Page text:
In a wide-ranging speech in Paris on Monday, the vice president of the European Commission, Joaquín Almunia, reserved a strong warning for Nokia.
Following the agreement to the $7.2 billion (£4.38 billion, AU$7.87 billion) sale of its devices business to Microsoft in November, Nokia held onto its portfolio of patents, one of the most valuable in the mobile industry. Selling its smartphone business could clear the way for Nokia to enforce its patents more aggressively in the global market.
This new stance would see them evolve into a so-called 'patent troll', a company which looks to obtain its revenue solely by exploiting their licenses. Last year Nokia's chief financial officer said that he saw "good opportunities" for profit in Nokia's pool of patents.
Almunia warned that "if Nokia were to take illegal advantage of its patents in the future, we will open an antitrust case". The threat of opening of such a case would give the company a good incentive to regulate its actions. He later added "I sincerely hope [we] will not have to."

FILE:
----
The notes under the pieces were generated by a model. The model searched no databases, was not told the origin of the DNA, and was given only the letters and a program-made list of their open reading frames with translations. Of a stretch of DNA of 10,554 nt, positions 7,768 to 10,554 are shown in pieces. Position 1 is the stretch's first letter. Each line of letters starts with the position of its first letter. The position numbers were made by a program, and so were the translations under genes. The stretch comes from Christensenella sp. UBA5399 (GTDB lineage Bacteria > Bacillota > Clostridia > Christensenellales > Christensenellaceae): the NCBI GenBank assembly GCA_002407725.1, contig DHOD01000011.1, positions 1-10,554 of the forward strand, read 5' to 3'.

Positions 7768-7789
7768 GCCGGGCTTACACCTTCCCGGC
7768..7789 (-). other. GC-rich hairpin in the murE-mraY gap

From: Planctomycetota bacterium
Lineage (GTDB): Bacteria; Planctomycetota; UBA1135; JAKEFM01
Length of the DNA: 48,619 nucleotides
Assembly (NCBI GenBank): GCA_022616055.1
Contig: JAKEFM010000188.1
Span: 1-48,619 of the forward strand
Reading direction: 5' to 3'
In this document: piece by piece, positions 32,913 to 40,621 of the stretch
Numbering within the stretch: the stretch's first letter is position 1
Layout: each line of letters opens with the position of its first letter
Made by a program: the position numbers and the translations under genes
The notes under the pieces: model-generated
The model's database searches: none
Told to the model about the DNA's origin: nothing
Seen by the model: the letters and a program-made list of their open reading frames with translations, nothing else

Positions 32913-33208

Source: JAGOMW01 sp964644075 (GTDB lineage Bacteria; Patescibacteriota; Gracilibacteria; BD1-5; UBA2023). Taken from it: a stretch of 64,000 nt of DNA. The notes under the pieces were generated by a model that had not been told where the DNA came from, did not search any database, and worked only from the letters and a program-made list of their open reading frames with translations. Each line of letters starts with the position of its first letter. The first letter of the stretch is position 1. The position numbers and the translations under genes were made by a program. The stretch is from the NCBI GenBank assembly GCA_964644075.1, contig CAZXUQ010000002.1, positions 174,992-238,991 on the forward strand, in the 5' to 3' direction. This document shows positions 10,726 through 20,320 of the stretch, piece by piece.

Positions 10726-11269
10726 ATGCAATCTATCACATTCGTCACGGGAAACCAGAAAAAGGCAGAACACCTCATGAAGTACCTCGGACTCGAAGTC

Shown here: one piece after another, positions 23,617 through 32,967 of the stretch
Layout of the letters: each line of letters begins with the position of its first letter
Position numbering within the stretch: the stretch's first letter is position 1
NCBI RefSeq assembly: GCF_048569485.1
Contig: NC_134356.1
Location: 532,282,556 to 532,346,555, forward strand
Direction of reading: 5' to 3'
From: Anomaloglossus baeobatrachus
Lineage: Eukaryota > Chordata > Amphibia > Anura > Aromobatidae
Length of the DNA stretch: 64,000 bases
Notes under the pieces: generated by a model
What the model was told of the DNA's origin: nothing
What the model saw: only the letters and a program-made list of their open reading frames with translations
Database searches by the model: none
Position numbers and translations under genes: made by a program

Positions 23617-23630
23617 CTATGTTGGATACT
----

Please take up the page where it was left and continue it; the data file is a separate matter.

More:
Nokia has not been unafraid of using lawsuits alleging patent infringement in the past. In 2012 it filed lawsuits against HTC in Germany and the USA for patented parts in mobile devices but didn't persevere because of the threat of counter-lawsuits on its own devices.
Having now sold that sector of their business removes that threat to Nokia. The Commission had previously dismissed the possibility that Nokia would attempt something along these lines when it allowed Microsoft to acquire its devices division. Although Nokia has not said that it would use its portfolio to take action against other companies, its sheer size, nearly 39,000 patents, may compel it to do so.
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